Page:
Curiosity Delivers.

(Erica Stefano / The McGill Tribune)

Will artificial intelligence be able to replace human vision?

Science & Technology by

In 2014, theoretical physicist Stephen Hawking warned us of the dangers artificial intelligence (AI) poses to mankind. He told BBC News, “Humans, who are limited by slow biological evolution, couldn’t compete, and would be superseded.”

Hawking is best known for his predictive theorem—called Hawking radiation—which predicts that black holes release blackbody radiation. His suspicions about intelligent machines were sparked by developments that helped him cope with his own terminal illness: Amyotrophic lateral sclerosis (ALS). In 2014, Hawking began using a system based on basic AI that assists him in verbal communication.

Despite the fact that many people share this same concern, the rise of AI technologies has only accelerated. Developments in speech recognition, algorithmic trading, and probabilistic programming continue to astonish the scientific community. At McGill, researchers are managing to keep pace with the rapidly evolving industry.

Founded in 1985, the Centre for Intelligent Machines is a McGill research group interested in systems that can sense and perceive their environment, make inferences based on that information, and finally construct and execute a course of action.

“This is the centre for intelligent machines,” Electrical and Computer Engineering Professor Dr. Frank Ferrie said. “[Here], you have theoreticians that are interested in the mathematical problem. And then at the far other end you have engineers interested in solving real-world problems. [Each] of us sees and understands a piece of [AI].”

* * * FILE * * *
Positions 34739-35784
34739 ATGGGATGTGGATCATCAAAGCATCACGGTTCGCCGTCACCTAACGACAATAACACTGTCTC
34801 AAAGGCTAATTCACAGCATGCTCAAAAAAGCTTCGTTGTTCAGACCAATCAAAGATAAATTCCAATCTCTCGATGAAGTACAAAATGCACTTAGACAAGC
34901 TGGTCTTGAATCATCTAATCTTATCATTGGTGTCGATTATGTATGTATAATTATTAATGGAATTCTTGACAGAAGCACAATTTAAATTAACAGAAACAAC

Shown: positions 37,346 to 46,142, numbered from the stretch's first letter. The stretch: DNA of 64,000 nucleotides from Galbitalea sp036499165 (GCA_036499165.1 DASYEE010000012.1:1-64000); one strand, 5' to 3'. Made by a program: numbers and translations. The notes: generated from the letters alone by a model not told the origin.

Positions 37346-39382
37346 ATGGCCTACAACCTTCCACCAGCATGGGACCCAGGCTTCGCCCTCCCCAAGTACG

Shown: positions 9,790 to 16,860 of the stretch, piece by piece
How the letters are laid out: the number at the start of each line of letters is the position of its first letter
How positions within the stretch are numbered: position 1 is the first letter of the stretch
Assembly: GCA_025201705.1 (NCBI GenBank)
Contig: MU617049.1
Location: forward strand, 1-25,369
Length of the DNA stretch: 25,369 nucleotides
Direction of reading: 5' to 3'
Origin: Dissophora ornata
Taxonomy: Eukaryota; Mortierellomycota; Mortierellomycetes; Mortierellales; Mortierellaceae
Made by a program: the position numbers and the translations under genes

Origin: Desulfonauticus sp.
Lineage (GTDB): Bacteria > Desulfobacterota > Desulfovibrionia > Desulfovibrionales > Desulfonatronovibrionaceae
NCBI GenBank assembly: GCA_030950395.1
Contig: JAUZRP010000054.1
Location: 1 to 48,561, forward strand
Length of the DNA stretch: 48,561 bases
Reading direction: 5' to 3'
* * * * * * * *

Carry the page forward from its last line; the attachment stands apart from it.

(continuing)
Within the centre, there are 15 research labs that each tackle a more specialized field within AI. The Artificial Perception Laboratory, headed by Ferrie, took part in a project called Geoide that demonstrates the true extent of McGill’s AI capabilities. This massive cross-university research collaboration is a series of 121 projects related to the collection and interpretation of data about the Earth’s surface.

Ferrie and his students’ role in Geoide related to the construction of artificial visual systems for use by helicopter pilots in low-visibility conditions.

“If you’re in poor weather […] a helicopter can’t fly unless you can see the ground,” Ferrie said. “So the idea was, ‘How can we enhance the ability of a human to navigate in these situations?’”

The group had satellites collecting data and forming models of the environment from locations around the world. From previously collected data, it is possible to project a picture of what the pilot is supposed to see in real time. As part of the project, pilots were given helmets to shield their eyes, while a screen projected a virtual image.

“As the pilot moves his [or her] head around, he [or she] sees a fake world,” Ferrie explained. “It’s not meant to be [exact], it’s meant to provide just enough information so that they can perform their job.”

With this kind of technology, regardless of the weather, pilots can use the image to perform their duties. Ferrie points out that issues could arise if the world changes, invalidating the previously collected data. To tackle this issue, Ferrie’s previous PhD student, Phillippe Simard, developed a model that uses measurements that are made in real time to compare with the previously loaded data.

“So, essentially, we have a model that can build models on the fly,” Ferrie explained.

The Geoide project wrapped up in 2012. Since then, the Artificial Perception Lab has branched out into other fields.

“We are now trying to put together a project for use in an educational environment,” Ferrie said. “So you have a student, and you have a white board, and maybe one of the things you want to do is work interactively. What if the board could interact with you? What if it could push back?”

Currently, the group aims to develop perceptual illusions that will help education become more interactive.

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